Are we human? That is the main question surrounding the 3rd Istanbul Design Biennial which debuted on Saturday 22 October.
“The 3rd Istanbul Design Biennial explores the intimate relationship between the concepts of ‘design’ and ‘human’. Design always presents itself as serving the human but its real ambition is to redesign the human.”
While I couldn’t exactly answer the question after visiting, it still proved to be worthwhile anyway!
This year’s biennial is held in five different locations, one of them being the Galata Greek Primary School. I came in without expectations, to ‘just’ see a few pieces and then leave within a considerable amount of time. However, while there time flew by and I woke up when they announced there was only five minutes left before closing.
The old Greek school, dating back to 1885, in itself is already a nice place to visit. Add to that a rather varying range of drawings, sculptures, videos and other installations and it’s a perfect place to spend a few hours wandering through.
“Are We Human?” starts off quite literally with a piece of video art on the dissection of a body by medical students — not for the feeble stomached. The whole floor is filled with various topics on human life: our limits, our growth, decay and transformations.
Two interesting pieces of video art on the mapping of the human body in 3D models are opposite each other. Memex is a piece of a video clip for the band Duologue by 3D artists from the UK. The amount of detail in the work is just amazing. Delusional Mandela is an artwork by Lu Yang (China) and focuses on the process of transforming herself to an asexual human creation. The video is quite trippy and strange while also focusing on the neuroscience.
Some elements of the exhibition contrast with each other. Take for example the installation about the plastic surgery industry of Gangnam, Seoul in South Korea — host to the highest density of plastic surgeons in the world. Compare that to the video art about the process of making prosthetic legs or arms in a factory in Germany. Both involve changes to the body — one voluntarily and one out of pure necessity. Makes you think.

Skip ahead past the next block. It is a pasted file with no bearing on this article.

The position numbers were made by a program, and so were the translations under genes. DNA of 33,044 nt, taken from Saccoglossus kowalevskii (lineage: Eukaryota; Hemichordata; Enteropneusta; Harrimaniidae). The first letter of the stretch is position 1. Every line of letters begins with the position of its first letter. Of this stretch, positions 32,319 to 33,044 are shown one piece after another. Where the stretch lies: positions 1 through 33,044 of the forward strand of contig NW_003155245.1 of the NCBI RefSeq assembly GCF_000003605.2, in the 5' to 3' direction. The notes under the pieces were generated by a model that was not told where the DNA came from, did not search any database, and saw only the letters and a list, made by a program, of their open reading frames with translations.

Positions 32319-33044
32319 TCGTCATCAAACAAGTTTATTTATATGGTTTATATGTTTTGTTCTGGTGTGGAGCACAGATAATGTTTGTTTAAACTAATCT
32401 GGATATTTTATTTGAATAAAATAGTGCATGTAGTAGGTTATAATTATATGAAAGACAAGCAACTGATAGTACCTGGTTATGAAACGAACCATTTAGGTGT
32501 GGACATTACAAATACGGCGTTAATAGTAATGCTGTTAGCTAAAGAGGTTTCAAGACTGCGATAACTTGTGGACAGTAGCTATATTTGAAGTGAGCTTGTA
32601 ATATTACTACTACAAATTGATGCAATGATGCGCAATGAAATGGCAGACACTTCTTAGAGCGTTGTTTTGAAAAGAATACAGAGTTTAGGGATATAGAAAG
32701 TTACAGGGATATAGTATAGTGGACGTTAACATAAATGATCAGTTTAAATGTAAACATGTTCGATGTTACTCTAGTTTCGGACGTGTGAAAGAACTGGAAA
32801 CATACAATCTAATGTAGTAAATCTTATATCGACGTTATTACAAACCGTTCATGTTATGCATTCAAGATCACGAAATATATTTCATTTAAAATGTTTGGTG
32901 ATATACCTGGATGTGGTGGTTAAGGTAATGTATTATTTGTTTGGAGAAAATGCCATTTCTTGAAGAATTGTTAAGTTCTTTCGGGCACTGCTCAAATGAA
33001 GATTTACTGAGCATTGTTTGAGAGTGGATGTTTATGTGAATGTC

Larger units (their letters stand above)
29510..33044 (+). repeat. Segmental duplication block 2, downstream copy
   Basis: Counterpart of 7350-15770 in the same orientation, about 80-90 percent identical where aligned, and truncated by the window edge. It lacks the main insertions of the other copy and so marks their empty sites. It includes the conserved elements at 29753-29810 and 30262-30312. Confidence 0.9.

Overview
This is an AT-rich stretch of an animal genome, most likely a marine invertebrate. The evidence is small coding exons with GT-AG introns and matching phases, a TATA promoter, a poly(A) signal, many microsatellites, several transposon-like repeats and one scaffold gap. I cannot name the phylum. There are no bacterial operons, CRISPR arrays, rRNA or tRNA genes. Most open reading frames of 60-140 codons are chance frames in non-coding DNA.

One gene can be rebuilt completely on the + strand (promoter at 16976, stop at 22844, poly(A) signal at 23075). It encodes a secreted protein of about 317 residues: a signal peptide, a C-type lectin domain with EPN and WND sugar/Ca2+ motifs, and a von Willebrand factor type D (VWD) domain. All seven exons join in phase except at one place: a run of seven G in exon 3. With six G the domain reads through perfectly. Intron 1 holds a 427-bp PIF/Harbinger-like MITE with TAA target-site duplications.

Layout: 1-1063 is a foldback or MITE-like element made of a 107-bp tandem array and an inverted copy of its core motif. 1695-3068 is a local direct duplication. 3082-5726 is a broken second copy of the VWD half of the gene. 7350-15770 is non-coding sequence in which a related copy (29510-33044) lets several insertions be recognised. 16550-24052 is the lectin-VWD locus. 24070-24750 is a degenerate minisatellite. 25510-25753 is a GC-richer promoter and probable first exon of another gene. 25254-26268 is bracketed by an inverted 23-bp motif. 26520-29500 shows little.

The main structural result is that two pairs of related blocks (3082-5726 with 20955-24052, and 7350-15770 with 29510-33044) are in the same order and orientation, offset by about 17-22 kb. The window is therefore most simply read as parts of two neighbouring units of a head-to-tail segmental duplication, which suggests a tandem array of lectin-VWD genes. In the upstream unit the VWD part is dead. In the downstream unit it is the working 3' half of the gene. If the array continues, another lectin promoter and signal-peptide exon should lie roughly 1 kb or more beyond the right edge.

Walking upstairs to the balcony above the ground floor, the exhibition ‘zooms out’ to a larger scale, away from the individual human body to, for example, designs of rockets! Yes, a wide array of topics are feature, and the sky is the limit. Space Design by Galina Balashova (Russia) are the original drawings for Russian spacecraft vessels. Having worked for the USSR for two decades, she was in charge of interior design, ergonomics, lighting and color schemes. These drawings used to be classified but can be viewed in the Galata Greek School this month.
Having zoomed out to a world view, many current issues are addressed. This shift makes the whole experience resonate. From the world’s hunger for oil to the refugee crisis. The piece of ‘art’ that struck me most was the analysis of a refugee boat on the Mediterranean drifting from the Tunisian coast trying to get to Italy. Even though they were spotted by several boats, nobody rescued the 60 refugees. In a deep analysis of the different boats via radar data, the artists tried to figure out who is responsible for the death of the refugees. It gives such a raw and simple overview of the reality.
Walking around the building, the only downside is the size of the exhibition because I simply could not finish it! (Or I will just come back for a second time.) I just ran through the architecture section and then to the rooftop to view the Galata tower at night until we had to leave.
This 3rd Istanbul Design Biennial is very interesting due to its size and variety. If you are at all interested in humans connected to design, it’s a great opportunity to go there and view some of the pieces. Entrance is free, anyway.
For more information, visit http://arewehuman.iksv.org/. The exhibition runs until Sunday 20 November. Galata Greek Primary Schools is closed on Mondays, with normal operating hours from 10:00 to 19:00.
All images courtesy of the author.
Kemeraltı Cad. No: 49 Karaköy Istanbul